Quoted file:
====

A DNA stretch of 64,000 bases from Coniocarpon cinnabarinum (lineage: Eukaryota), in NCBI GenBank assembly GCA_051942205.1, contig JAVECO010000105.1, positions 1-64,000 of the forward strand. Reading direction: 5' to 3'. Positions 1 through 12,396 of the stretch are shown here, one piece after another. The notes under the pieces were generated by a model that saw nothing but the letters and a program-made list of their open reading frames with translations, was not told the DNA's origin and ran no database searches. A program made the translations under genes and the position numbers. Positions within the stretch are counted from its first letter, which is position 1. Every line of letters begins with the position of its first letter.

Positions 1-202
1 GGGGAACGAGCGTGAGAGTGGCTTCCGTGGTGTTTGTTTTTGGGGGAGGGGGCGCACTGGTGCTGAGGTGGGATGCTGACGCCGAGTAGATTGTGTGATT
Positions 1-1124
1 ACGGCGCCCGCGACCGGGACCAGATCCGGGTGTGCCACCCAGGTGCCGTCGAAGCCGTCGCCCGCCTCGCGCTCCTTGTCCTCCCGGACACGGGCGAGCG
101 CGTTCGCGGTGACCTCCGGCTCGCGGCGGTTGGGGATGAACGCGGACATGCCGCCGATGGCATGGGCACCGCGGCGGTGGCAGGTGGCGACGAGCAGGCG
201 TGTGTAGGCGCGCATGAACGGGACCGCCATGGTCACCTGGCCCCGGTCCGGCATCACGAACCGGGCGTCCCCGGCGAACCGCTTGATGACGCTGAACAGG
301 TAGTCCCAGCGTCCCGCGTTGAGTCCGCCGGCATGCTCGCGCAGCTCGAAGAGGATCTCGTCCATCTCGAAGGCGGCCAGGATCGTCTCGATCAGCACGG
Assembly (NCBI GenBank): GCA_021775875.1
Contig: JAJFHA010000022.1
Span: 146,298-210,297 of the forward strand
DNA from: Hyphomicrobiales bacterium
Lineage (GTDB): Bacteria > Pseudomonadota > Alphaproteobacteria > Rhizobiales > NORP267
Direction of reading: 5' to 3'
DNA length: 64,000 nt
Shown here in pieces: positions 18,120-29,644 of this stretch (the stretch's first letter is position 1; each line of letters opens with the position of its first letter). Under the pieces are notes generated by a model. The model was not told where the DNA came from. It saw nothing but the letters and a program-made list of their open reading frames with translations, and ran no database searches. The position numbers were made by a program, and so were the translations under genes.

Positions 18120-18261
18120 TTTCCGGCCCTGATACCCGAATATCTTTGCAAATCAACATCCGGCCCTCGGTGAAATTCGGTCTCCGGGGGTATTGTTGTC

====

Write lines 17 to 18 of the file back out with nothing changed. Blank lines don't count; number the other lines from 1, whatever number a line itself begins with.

Positions 18120-18261
18120 TTTCCGGCCCTGATACCCGAATATCTTTGCAAATCAACATCCGGCCCTCGGTGAAATTCGGTCTCCGGGGGTATTGTTGTC